The last work in the first act was 9×5 by Rebecca Metzger-Hirsch, a former New York City Ballet dancer, a current faculty member of The School of The Georgia Ballet and the Director of Dance at The Lovett School. Her Balanchine-heavy background was evident, as this work was full of long lines and the light, airy, fast footwork typical of “Mr. B’s” choreography. Her use of ripple effects was especially pleasing.

Act II brought what was certainly an audience favorite – the classical pas de deux from Le Corsaire, performed by new company member Brittany Shinay (a former Rochester City Ballet principal) and veteran dancer and international freelancer Sam Chester. Bringing all the gusto and grand showmanship these archetypal roles demand, Shinay and Chester were greeted by cheers and applause as they lept and pirouetted into center stage. Shinay was especially impressive, showing that she is a sharp and dependable technician.

Push and Pull

Brittany Shinay (center) with Mark Burns and Elizabeth Chapman in Jamey Leverett’s ‘Push and Pull.’ Photo by Kaitlyn Pack.

Peter and the Wolf, a children’s ballet performed by students of The School of The Georgia Ballet, was up next, with the first real set piece and costumes of the night. Although the students performed the choreography by Fairrie and Shinay well – with a special mention going to Erica Raver as Wolf – I couldn’t help but feel the piece was out of place in this program, dragging on too long and going too slow. Perhaps if a children’s piece is to be included, it should go in the first half of the show, when younger kids are more likely to still be awake and attentive – and adults are less likely to get restless and bored.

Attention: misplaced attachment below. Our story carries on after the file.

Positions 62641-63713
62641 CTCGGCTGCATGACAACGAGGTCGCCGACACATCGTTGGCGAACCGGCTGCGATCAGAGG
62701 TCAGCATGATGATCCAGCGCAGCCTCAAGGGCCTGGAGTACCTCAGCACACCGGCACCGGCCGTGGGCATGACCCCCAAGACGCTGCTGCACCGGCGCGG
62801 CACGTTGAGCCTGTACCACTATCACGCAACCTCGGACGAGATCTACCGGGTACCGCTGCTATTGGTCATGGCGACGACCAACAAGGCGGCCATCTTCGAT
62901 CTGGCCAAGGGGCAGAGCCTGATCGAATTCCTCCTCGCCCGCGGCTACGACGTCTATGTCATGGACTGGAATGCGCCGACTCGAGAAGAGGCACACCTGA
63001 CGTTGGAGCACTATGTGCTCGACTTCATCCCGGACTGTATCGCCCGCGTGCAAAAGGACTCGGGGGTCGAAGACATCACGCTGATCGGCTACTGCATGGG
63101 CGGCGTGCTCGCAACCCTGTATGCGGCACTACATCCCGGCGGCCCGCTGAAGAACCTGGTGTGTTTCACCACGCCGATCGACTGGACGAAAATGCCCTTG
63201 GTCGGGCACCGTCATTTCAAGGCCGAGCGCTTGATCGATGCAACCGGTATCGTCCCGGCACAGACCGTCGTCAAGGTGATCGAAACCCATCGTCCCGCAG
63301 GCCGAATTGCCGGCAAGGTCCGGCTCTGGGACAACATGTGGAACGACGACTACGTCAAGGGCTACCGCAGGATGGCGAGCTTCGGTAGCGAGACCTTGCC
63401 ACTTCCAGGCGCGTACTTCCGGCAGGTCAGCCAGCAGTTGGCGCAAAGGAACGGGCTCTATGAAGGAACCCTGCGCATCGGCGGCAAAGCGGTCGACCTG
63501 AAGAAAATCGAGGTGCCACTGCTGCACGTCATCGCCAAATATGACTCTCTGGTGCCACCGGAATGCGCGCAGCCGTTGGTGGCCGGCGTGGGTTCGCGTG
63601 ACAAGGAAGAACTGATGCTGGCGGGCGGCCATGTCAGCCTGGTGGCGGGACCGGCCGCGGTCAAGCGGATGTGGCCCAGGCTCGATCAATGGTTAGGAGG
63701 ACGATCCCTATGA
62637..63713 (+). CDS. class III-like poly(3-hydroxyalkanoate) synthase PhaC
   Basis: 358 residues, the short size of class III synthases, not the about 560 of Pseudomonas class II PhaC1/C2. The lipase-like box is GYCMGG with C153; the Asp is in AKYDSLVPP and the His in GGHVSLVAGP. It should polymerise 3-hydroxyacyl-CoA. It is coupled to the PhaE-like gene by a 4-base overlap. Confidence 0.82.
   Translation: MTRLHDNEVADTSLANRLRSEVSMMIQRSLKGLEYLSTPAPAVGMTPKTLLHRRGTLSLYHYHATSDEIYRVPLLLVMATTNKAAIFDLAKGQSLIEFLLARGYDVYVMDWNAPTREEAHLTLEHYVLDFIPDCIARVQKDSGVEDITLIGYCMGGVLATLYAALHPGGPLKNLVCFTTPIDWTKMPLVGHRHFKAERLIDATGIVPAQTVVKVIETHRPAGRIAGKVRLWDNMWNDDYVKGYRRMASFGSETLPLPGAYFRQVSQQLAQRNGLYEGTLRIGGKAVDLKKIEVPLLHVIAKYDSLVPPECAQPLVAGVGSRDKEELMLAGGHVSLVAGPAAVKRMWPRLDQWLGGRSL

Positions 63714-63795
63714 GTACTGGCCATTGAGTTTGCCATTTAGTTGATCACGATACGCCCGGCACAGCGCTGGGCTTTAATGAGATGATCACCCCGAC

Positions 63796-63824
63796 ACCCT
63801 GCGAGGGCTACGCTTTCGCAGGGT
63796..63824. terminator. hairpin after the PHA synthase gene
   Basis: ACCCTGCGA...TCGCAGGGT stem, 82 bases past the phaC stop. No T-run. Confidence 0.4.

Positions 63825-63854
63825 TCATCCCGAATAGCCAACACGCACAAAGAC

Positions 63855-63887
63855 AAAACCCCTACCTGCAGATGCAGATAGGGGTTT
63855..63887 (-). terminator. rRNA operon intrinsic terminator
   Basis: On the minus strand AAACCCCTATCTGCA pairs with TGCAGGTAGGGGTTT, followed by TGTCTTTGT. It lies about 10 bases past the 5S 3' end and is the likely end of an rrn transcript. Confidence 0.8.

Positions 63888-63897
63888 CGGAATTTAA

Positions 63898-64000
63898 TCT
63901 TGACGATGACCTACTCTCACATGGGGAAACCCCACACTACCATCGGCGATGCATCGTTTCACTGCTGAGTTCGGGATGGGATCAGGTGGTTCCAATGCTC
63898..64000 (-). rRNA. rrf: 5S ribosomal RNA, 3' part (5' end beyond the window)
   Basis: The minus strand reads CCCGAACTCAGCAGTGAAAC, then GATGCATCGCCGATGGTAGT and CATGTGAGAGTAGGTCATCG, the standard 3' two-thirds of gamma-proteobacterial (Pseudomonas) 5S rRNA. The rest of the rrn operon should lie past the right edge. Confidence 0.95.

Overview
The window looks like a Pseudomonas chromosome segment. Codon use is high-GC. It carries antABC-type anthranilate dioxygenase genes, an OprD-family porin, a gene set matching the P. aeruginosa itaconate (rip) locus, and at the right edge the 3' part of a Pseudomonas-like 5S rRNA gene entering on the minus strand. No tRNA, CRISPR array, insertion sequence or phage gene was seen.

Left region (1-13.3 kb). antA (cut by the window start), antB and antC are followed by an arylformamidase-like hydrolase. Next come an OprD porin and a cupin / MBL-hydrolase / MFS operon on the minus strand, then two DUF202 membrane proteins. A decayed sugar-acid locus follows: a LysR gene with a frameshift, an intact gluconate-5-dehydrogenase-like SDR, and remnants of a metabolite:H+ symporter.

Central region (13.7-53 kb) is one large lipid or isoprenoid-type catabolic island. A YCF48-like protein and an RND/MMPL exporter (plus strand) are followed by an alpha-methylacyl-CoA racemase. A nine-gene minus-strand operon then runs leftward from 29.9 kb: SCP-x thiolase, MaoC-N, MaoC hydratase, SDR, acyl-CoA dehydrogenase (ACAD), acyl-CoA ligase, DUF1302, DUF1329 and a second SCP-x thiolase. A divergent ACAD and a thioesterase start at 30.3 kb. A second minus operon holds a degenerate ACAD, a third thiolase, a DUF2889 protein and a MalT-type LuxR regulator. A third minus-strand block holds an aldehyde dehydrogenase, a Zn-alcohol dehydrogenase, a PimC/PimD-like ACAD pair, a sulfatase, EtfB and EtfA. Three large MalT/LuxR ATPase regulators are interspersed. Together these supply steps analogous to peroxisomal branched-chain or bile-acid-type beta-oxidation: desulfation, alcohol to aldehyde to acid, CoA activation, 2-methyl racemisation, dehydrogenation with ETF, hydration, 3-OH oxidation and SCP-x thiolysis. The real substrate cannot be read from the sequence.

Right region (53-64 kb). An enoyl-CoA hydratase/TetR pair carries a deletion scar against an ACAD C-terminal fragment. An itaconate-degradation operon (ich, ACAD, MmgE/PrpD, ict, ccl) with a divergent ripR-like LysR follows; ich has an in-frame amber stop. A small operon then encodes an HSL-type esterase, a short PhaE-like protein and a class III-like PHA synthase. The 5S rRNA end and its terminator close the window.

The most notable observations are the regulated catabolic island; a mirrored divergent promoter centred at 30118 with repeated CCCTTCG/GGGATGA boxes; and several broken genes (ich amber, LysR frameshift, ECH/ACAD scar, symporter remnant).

The final work on the program, Push and Pull, was a vibrant and richly colored piece by Jamey Leverett of Rochester City Ballet. It was an excellent conclusion to the night, bringing one last burst of energy and playfulness before the curtains closed. Featuring 13 dancers in bright bluish leotards against an orange-yellow backdrop, the dancers donned pointe shoes with confidence, with gorgeous contours and silhouettes being formed as they passed through each motion. It left me wishing it was less sectionalized (the pauses made for unnecessary choppiness) and a bit longer – but in a way, this worked for the company’s benefit as it left me eager for their next production.

Overall, it is clear that Fairrie has been a good fit for this company since she started in her new role. As a graduate of The Royal Ballet School and a former soloist with Germany’s Stuttgart Ballet, she brings her significant expertise to these dancers and is in turn pushing them to new heights. The dancers looked sharp and ready for their next challenge – the young and new dancers especially. I look forward to seeing what the troupe takes on next. 

Photo (top): Dancers of The Georgia Ballet perform Lisa Lock’s Under Current. Photo by Kaitlyn Pack.